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Demonstration of police facial recognition technology


Teddington retailers have welcomed news of the Metropolitan Police’s initiative to use facial recognition to hunt down the increasing numbers of shoplifters targeting local retailers.

The Teddington branch of Marks & Spencer is one of the worst-hit retailers but smaller shops like Teddington Essentials in the High Street and even charity shops are suffering too.

Teddington Essentials owner Parm Safri said:“Shoplifting is a growing problem and although we have CCTV we don’t really expect the police to do anything about it because they are so busy but this will make a big difference.

“On one occasion recently a car stopped right outside the shop and the people in the car just got out and scooped a whole load of items which were on display outside the shop. It was only when someone having a coffee next door at Café Nero alerted us that we even knew about it. It’s definitely a problem.”

Last week a women walked out of the Mary’s Living and Giving Shop in the High Street wearing an expensive pair of shoes and this week another women appeared to steal three items but without cameras, the staff are reticent to intervene.

A spokeswoman for Teddington Together which supports local businesses, Lucy Rock, said: “Local retailers and businesses in Teddington will welcome this initiative as they are dealing with increasing incidents of shoplifting whether it’s the big stores or the smaller independent shops and even charity shops and they do often feel helpless and unsupported.”

Retail crime is responsible for the loss of an estimated £1.9 billion in revenue in London each year with more than 1,000 cases of abuse and violence against staff  reported annually.

A recent survey by the British Retail Consortium showed the total cost of retail crime stood at £1.76 billion in 2021/22. £953 million was lost to customer theft, with eight million incidents of theft over the year. Retailers also spent £715 million on crime prevention in 2021/22.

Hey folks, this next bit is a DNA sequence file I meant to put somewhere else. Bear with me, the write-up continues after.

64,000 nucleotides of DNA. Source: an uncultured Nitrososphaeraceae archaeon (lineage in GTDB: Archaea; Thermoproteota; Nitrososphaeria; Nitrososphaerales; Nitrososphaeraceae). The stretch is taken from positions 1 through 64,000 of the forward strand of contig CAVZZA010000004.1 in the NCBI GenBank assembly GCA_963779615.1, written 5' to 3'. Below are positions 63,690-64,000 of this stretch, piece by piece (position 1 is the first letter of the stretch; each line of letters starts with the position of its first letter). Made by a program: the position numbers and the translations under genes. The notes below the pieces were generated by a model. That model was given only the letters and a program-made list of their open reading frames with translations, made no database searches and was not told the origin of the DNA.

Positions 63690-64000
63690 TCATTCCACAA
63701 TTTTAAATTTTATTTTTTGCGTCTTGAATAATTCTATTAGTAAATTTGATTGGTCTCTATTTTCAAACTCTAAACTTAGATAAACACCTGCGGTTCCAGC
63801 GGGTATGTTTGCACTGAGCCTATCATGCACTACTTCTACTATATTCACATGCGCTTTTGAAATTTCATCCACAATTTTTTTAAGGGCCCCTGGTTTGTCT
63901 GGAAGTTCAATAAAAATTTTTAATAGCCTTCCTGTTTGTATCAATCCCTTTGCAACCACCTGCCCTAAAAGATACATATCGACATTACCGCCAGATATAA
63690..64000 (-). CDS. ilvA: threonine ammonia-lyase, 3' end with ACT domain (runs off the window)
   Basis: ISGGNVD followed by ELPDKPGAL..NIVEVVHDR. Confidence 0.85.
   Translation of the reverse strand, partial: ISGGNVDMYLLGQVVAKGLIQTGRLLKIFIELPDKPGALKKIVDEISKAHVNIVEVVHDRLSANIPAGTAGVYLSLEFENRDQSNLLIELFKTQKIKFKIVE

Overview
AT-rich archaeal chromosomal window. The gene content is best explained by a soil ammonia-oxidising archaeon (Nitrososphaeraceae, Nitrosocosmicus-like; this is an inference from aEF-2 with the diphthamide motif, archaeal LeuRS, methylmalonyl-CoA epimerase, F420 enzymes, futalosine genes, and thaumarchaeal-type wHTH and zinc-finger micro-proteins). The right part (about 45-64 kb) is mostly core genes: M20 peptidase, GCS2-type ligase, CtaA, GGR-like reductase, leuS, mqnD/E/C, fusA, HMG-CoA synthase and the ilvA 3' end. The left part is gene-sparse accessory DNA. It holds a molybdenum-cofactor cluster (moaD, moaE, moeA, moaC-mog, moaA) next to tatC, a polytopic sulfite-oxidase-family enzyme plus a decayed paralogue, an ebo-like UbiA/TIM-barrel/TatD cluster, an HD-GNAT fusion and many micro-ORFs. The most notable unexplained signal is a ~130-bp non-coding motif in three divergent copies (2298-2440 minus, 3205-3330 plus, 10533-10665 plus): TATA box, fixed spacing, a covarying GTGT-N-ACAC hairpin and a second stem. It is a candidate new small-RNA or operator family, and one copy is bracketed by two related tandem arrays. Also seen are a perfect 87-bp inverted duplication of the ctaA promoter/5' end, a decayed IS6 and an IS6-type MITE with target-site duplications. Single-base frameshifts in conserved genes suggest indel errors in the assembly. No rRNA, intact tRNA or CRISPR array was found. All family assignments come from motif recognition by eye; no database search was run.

Over the last few months, the Met has been working closely with the retail sector to understand the challenges they face especially as the cost of living hits households in the pocket.

At the end of September, police wrote to 12 leading London retailers asking them to send CCTV images of their top 30 prolific, but unidentified, offenders.

A specialist team is now using facial recognition technology that maps facial features from the CCTV stills against images in the police custody image database with any matches revealed in around 60 seconds.

Within a matter of days, 149 suspects had been identified from 302 CCTV stills. Some are wanted for more than one offence. Local officers will now work with the stores to build a case and track the suspects down.

Met Commissioner Sir Mark Rowley said“We’re working with shops across the capital to target and track down criminals in a way we never have before. We’re pushing the boundaries and using innovation and technology to rapidly identify criminals.

”The results we’ve seen so far are game-changing. The use of facial recognition in this way could revolutionise how we investigate and solve crime.

“What’s most powerful is what we’ve learned about those involved in this offending so far. It’s clear the majority are career criminals involved in serious crime. This data and information helps us focus our efforts in an even more precise way than we originally anticipated.

“Through this tactic we’re not only improving how we protect shops and support the business community, we’re stepping further forward in identifying and tracking down serious criminals and protecting all of London’s communities.

“The scale of business crime in London is huge. To be successful we have to be precise in our approach and this is a really promising step forward.”

This latest initiative is another example of how the police is taking a precise and technology-led approach to tackling the crimes that are impacting communities like Teddington.

A spokesperson said: “We’ve simplified how they can send us evidence of offending (including CCTV, images and statements), enabling offers to take quicker and more effective action. New targeted operations are also being delivered to stem the onward sale of stolen goods and over the coming months we’ll be speaking to local business across London to understand what more we can do.”



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